(This is a story about a Zen master who played chess, or was it more really about a chess master, who understood Zen?)
Zolza Zozonor was the Zen master of the Shozo Zen Monastery.
He loved to play a game of chess with all prospective new students.
The outcome of the game determined if he would accept this student as a new student into his monastery.
Before the game started, he would say to the student.
“You come here to learn how to subdue your mind, but you still need a good mind, if you are going to learn to do that. Let’s see just how good your mind is now.”
The Zen master was a skilled and gifted chess player, but his aim was not just to win the chess game.
He wanted to check on the personality of the student.
Would he humbly sit down to play?
Would he ask what was the purpose of this?
Would he want to know why he is being required to play a game of chess to be assessed?
The Zen master was a master at reading someone’s body language, which also helped him in his chess-playing, funny enough too.
Nobody could hide their true personality from him.
Funny enough, though, amongst the already enrolled students, they snickered amongst themselves, jokingly, saying to each other,
“What would happen if our master ever loses. Perhaps, he would need to appoint a new Zen master for us then, for we might lose our faith of him as our right master then too.”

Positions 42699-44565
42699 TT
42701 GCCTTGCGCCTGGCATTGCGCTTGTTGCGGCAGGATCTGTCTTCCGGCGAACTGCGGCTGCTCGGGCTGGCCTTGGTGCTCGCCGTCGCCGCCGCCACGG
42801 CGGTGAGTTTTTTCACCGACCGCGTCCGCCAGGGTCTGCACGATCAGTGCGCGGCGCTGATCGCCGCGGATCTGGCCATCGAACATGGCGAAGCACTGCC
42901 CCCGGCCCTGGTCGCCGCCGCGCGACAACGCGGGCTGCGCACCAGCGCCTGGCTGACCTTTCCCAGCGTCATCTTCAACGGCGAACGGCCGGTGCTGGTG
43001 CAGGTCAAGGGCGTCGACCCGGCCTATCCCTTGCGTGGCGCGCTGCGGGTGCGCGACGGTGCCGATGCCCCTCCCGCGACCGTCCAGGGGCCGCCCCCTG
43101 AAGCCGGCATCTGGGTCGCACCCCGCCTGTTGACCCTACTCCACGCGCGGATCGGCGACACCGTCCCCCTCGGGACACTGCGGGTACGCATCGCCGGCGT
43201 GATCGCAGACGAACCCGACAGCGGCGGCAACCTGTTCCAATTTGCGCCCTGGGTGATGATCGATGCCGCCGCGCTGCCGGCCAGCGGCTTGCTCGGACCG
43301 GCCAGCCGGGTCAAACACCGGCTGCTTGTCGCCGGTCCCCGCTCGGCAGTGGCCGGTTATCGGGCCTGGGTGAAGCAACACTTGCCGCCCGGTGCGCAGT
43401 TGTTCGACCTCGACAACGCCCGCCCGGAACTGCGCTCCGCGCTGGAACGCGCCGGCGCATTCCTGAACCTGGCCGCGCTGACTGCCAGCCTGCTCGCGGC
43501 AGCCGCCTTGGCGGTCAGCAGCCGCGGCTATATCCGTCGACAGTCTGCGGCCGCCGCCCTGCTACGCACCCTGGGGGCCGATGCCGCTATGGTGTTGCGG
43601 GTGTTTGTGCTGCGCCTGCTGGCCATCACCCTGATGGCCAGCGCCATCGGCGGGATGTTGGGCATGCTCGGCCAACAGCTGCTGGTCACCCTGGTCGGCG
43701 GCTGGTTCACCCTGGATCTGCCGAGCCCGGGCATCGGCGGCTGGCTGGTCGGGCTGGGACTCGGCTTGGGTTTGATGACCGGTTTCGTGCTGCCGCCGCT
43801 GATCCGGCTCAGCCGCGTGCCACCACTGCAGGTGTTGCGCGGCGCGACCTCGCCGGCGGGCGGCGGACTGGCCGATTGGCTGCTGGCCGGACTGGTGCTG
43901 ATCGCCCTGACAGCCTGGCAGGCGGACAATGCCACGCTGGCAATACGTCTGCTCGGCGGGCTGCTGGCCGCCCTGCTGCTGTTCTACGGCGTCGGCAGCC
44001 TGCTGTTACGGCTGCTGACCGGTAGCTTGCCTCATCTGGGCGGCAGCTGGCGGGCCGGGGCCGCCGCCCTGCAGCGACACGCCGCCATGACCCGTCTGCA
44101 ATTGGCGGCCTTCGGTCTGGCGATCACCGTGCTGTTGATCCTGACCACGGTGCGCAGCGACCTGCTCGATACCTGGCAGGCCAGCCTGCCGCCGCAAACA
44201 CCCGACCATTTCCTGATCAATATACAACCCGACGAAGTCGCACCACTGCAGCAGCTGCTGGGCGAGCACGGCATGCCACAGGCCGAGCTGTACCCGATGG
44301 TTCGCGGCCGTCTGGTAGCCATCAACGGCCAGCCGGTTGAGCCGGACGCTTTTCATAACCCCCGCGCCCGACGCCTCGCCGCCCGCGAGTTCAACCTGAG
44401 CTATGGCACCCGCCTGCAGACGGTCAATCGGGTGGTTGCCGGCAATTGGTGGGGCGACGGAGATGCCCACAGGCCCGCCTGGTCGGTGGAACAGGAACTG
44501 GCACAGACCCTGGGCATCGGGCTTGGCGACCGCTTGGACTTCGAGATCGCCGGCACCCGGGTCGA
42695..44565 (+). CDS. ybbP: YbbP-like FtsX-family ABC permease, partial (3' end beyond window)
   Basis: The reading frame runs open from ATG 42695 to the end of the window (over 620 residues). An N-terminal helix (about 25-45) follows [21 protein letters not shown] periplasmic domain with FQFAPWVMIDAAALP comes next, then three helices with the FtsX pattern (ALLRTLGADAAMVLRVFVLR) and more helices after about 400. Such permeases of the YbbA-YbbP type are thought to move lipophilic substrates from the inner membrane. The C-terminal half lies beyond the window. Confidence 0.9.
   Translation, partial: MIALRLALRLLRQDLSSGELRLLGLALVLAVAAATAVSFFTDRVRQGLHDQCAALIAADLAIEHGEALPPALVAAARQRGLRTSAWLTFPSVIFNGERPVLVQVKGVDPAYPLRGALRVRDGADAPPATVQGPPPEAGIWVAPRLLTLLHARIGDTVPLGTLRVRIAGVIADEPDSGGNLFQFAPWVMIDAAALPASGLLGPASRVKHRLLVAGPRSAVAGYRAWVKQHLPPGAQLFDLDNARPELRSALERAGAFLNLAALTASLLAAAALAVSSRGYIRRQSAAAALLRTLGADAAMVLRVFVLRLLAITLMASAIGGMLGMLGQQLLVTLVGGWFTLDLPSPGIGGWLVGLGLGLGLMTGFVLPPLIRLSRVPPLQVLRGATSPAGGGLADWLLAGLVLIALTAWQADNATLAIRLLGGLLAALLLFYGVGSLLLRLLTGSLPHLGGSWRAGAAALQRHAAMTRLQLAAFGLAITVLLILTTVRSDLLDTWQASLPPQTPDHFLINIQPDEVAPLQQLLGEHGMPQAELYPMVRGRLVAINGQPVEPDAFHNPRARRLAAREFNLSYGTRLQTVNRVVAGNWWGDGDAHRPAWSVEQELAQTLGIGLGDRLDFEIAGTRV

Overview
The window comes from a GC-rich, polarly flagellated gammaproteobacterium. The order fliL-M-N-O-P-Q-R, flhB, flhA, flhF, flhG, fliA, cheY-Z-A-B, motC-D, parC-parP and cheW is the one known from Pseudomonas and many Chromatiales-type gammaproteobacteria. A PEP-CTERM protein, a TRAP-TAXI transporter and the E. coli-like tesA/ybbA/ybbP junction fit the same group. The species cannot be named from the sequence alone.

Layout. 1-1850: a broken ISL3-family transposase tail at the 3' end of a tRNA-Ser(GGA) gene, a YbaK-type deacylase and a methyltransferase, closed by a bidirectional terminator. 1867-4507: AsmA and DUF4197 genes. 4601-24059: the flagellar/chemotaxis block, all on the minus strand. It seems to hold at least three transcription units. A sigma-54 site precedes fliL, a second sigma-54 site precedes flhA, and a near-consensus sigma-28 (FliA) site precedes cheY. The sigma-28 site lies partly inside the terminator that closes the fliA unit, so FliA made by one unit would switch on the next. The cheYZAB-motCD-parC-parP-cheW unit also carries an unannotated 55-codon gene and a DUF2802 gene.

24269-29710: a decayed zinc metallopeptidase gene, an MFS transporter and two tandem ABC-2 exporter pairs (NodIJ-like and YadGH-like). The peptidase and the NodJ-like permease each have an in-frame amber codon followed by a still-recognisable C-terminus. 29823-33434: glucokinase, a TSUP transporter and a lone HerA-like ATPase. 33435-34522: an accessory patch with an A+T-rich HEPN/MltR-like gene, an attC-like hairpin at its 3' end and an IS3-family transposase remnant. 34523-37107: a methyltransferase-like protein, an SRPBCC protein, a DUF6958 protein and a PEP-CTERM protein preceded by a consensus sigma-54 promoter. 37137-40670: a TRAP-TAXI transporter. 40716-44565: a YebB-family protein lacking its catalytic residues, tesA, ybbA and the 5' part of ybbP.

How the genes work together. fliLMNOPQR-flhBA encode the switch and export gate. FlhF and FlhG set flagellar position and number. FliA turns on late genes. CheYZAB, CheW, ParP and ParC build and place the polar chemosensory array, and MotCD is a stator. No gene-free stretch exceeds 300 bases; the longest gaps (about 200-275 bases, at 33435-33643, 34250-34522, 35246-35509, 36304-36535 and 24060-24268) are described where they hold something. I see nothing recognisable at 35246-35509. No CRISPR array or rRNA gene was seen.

And so, then, one day, another new prospective student arrived at his monastery, and he too, was invited to play a game of chess with this Zen master, already old now.
(Our Zen master was so old now, that he had thought of retiring from his role, and appointing a new master now in his place.)
(Zolza, the old Zen master, was old and tired now, and indeed he was ready to bow out, to lose his final game of life, and to hand over his chess-set to another person instead. He just had to find a way to lose his game, and his life, in the right way.)
This time, though, the new student was a grandmaster of chess, and it was he that won the game, though, after a good struggle.
The Zen master said after his loss,
“You have bested me in the game. Now answer me this question. Why do l require my incoming students to play a game of chess with me?”
The would-be student said:
“Yes, you do that because you are not a chess master, nor are you a real Zen master. You seek play, when you should be seeking love.”
“Instead of testing personality, you should check how much the student loves the game, not the winning.”
The Zen master smiled and died. He had lost the game, now his life.
This new student took over the monastery, and he became its new Zen master.
He too, though, continued to use this same tactic of playing a game of chess with all prospective new students too.
The application is not greater than the applicator.
The method should not be dropped for wrong reasons.
This new master could still use the merit of good intent in the old master’s method too.
But, he knew that the goal of any method should never be greater than love; the love behind the goal must always remain intact.
The goal should not become more important than the loving intent behind it.
(At least, our new Zen master could see this, as he perhaps, really knew what had happened in the game of chess too, between himself, and the old master, who really did die, in a Zen masterly way.)
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